St. Patrick's Day celebrations in New Orleans, like all of our celebrations, center around food and libations. Irish coffee, pints of Guinness, green beer—the holiday's signature adult beverages are easy to whip up wherever you may be. And if the usual spots for St. Patty's seasonal dishes, such as the Irish Channel Block party, Fahy's, and Pat O'Brien's, are out of the question this year, you might find that serving up St. Patty's Day fare at home makes for a pretty lucky day. It might even be something you want to do all year.
Irish Soda Bread
Perfect for every meal, this loaf is a quick bread, similar to a large biscuit. Salt, baking soda, and all-purpose flour (wheat or gluten-free) combine with melted butter, buttermilk, and an egg to form a crispy yet chewy loaf. You can add dried fruit—raisins are traditional—or make it vegan by replacing the egg and dairy with your favorite nut or seed milk and an acid, such as vinegar or lemon juice.
What makes St. Patrick's Day parades so special are the special throws: cabbage, potatoes, onions, and carrots—the basic ingredients that you need to make an Irish stew. Traditionally cooked with mutton or lamb, Irish stew is just as often made with beef, if that's what's on hand. Seared meat and sautéed onions slow-roast with veggies and some Guinness. Rather than a roux, this stew is thickened with pearl barley. Serve it with buttered soda bread.
Because it's concocted at the week's end with whatever tidbits are in the kitchen, coddle is an Irish version of jambalaya, sans rice. Unlike the aforementioned mutton stew, coddle is usually made by slow-roasting alternating layers of meat (usually sausage and bacon) and root veggies (potatoes, onions, carrots) in Guinness, cider, or broth. This is a great choice for entry-level cooks and busy people. Throw what you've got into a crockpot, and you are good to go. If you didn't make soda bread, pair your coddle with biscuits (aka, scones).
Corned Beef and Cabbage Boil
Possibly the most famous Irish dish, a corned beef and cabbage boil is also the easiest dish to prepare. Corned beef briskets are sold brined for your convenience, ready to throw into a big boil pot, along with the included seasoning packet, to simmer for a few hours. Potatoes, carrots, and cabbage get added at the end and get to hang out, soaking up the flavor, while the corned beef rests for 15 minutes. Strain the veggies, reserving some broth for topping individual bowls. Slice the corned beef across the grain and serve with mustard and horseradish, or even honey.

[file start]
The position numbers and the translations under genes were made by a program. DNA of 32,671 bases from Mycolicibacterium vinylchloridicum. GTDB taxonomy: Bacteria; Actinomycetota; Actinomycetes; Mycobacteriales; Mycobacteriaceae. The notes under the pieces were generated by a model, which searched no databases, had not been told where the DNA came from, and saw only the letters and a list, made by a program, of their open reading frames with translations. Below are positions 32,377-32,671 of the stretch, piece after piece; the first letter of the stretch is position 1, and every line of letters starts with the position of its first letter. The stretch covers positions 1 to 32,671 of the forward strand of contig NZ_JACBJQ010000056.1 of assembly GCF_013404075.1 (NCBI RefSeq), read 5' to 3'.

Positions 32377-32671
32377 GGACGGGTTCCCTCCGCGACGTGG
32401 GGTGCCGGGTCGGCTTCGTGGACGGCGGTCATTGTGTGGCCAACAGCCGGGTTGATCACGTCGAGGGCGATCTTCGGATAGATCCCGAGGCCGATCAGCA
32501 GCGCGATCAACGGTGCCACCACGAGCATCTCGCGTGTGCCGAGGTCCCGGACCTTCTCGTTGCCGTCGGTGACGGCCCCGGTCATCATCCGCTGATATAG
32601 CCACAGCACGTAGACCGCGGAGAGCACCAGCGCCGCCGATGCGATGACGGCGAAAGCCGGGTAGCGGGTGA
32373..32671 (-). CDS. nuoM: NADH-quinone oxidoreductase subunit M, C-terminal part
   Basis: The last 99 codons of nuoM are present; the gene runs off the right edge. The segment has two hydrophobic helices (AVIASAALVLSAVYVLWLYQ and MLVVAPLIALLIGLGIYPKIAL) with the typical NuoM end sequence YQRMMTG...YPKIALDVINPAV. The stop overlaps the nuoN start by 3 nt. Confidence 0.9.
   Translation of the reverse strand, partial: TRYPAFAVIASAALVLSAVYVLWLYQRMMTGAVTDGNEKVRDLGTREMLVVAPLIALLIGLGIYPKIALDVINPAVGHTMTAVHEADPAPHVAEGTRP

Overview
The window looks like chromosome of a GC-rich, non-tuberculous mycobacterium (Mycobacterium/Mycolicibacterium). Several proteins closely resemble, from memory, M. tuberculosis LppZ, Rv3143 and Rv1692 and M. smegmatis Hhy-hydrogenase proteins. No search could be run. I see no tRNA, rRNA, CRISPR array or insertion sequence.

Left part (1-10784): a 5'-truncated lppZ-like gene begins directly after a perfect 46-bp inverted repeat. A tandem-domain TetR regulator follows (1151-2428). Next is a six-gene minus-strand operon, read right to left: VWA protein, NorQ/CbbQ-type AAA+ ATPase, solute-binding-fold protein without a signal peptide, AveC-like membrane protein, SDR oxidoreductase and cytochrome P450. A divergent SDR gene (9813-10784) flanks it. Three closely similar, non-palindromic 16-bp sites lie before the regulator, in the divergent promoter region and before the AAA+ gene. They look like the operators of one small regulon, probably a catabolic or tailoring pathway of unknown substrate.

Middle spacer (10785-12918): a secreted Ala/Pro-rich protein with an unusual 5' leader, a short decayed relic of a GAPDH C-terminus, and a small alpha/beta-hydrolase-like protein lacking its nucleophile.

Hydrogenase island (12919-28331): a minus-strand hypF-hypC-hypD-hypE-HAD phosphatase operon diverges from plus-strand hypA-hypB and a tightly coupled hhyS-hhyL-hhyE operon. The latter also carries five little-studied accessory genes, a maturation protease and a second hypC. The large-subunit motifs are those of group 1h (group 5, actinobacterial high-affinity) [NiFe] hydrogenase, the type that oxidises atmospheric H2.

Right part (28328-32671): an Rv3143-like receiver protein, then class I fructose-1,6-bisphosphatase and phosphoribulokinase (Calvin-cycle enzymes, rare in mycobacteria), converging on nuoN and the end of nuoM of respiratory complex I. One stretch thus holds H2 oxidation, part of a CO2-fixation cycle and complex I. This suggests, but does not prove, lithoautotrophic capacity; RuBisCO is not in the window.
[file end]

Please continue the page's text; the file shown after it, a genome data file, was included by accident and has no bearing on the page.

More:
Roasted Corned Beef Brisket
Pre-brined corned beef, with its unique shade of sodium-nitrate pink, may be on some folks' list of foods to avoid. Luckily, brining your own beef brisket is super-easy. Using a large casserole dish or pot, keep the brisket in the fridge, submerged in water, kosher salt, and pickling spices, for five to seven days. Flip it every day. It won't have that pink color, but it will be nitrate-free. Add a couple of beets to the boil, for aesthetics. Or treat this corned beef brisket like any other brisket—roasted or braised in the oven, with a crusty, caramelized finish. No roasting pan? Use a lidded pot and a layer of onion slices as a rack instead.
So much tastiness is possible when mashed potatoes, flour, and eggs combine, and boxty covers the full range. Boil the dough like dumplings or gnocchi. Bake it in the oven like a loaf. Form little cakes and fry them in a pan. Some versions add half-grated raw potatoes, like hash browns, to the mix. Other versions add more milk to form a batter or something more like a crepe or pancake, ready to be topped or stuffed.
Smothered, braised, sautéed—there are lots of ways to enjoy this nutritious Irish staple as a side dish or a meal in itself. At high heat, stir-fry shredded or chopped cabbage (and onion and garlic, if you love them) with the Cajun seasoning blend of your choice until the cabbage begins to caramelize. Finish with a dab of butter or coconut oil. Serve with potatoes, rice, or boxty. For a complete meal, up the protein by adding quinoa, bacon, or sausage.
Easy Champ and Colcannon
Champ is simply mashed potatoes with green onions. Generally, colcannon is mashed potatoes with cabbage, but there are many variations of colcannon. Use other winter greens, such as leeks or kale. Add bacon, ham, or sausage. Make it vegan with coconut oil and soy milk. Use leftovers from your cabbage boil. This recipe is easily prepared with a pressure cooker, too. Serve it with Irish stew or coddle. Serve it like hash with a fried egg or two. Boxty can also be made with champ or colcannon rather than with plain mashed potatoes.
Chocolate and Stout
Enjoying any of these dishes with a Guinness might be an obvious suggestion, but mixing up your favorite chocolate dessert with such a stout beer is also highly recommended. From cream cheese-frosted Devil's food cake to ganache-covered brownies and even an ice cream float, however you want to pair them, chocolate and Guinness go together like cabbage and potatoes, as far as Irish cuisine is concerned. Stout not your thing? Try shortbread cookies instead.